A Chinese delegation led by Vice Premier Liu He could be sent before month's end to iron out phase one, a source tells CNBC's Kayla Tausche.Marketsread more
Bank of America says investors should still look to stocks for value rather than bonds.Investingread more
Online travel company Booking Holdings has dropped out of Facebook's libra, joining a growing list of firms who have exited the embattled cryptocurrency project.Technologyread more
"But I expect we'll have a deal," Mnuchin tells CNBC.Politicsread more
Kohl's stores are getting a bit of a refresh, and are being infused with new brands, ahead of this holiday season.Retailread more
Apple will release the iPhone SE2 early next year for $399, analyst Ming-Chi Kuo says.Tech Driversread more
State polls show that Trump's standing has weakened in some states hurt by the trade war.2020 Electionsread more
Sanders, who is recovering from a heart attack, reveals the new tax plan a day before the third Democratic debate.2020 Electionsread more
Investors are set to scrutinize results from Goldman Sachs and J.P. Morgan Chase as banks report third-quarter results starting Tuesday.Financeread more
Morgan Stanley slashed its price target on Netflix to $400 per share from $450 per share, but kept its overweight rating on the stock.Pro Analysisread more
There are at least 10,000 Islamic State prisoners in several camps across northeastern Syria, according to Kurdish and U.S. officials.Politicsread more
Goldman Sachs shares slumped the most since November 2011 after Malaysia's finance minister demanded a full refund of fees it paid the bank tied to a doomed investment fund.
The company's stock was down 7.5 percent by the close of regular trading Monday, leading shares of financial firms lower amid a broad decline in equities. It was the biggest drop since an 8.2 percent drop in early November 2011.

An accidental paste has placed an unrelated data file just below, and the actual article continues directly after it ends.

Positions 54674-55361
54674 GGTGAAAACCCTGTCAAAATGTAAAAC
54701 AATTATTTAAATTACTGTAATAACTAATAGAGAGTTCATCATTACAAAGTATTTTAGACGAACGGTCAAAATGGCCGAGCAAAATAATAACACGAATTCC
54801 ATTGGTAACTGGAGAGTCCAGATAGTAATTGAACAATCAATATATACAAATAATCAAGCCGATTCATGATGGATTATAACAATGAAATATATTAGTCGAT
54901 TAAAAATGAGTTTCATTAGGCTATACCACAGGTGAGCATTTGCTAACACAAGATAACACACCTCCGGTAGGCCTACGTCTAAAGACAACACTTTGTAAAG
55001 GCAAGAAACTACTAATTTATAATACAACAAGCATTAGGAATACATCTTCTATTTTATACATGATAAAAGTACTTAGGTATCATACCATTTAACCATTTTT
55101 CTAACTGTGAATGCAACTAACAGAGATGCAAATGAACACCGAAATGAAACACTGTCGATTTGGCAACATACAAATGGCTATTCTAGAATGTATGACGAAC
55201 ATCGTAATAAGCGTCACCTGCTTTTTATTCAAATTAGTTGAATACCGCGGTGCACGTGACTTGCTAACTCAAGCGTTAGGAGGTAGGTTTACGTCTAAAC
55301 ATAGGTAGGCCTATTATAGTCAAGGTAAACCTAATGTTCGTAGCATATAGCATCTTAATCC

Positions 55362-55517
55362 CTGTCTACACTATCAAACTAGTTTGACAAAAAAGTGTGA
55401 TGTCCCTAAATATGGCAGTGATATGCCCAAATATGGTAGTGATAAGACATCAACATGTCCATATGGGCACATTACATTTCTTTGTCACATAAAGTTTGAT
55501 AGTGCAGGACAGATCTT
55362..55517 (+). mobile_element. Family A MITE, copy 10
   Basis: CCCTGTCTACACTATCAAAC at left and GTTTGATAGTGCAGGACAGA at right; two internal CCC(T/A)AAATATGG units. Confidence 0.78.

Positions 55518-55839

Goldman has attracted scrutiny for its role in helping set up the Malaysian state investment fund known as 1MDB. The bank arranged three bond deals in 2012 and 2013 to fund 1MDB, raising $6.5 billion to supposedly attract foreign investment. Instead, U.S. authorities accused a Malaysian financier of stealing billions of dollars from the fund and using some of that money to pay hundreds of million of dollars in bribes.
While a Goldman investment banker named Tim Leissner has plead guilty to participating in the scheme, the bank has said that Leissner and others deceived the firm and dodged its internal controls. In his guilty plea, Leissner said his actions to hide facts from Goldman's compliance staff were part of the bank's culture.
Now, Malaysian Finance Minister Lim Guan Eng said the country is seeking a full refund of the $600 million in fees Goldman was paid for the bond deals, according to a Bloomberg news report based on a radio interview.
Goldman also faces "significant fines" from a U.S. Department of Justice investigation into its role in the 1MDB scandal.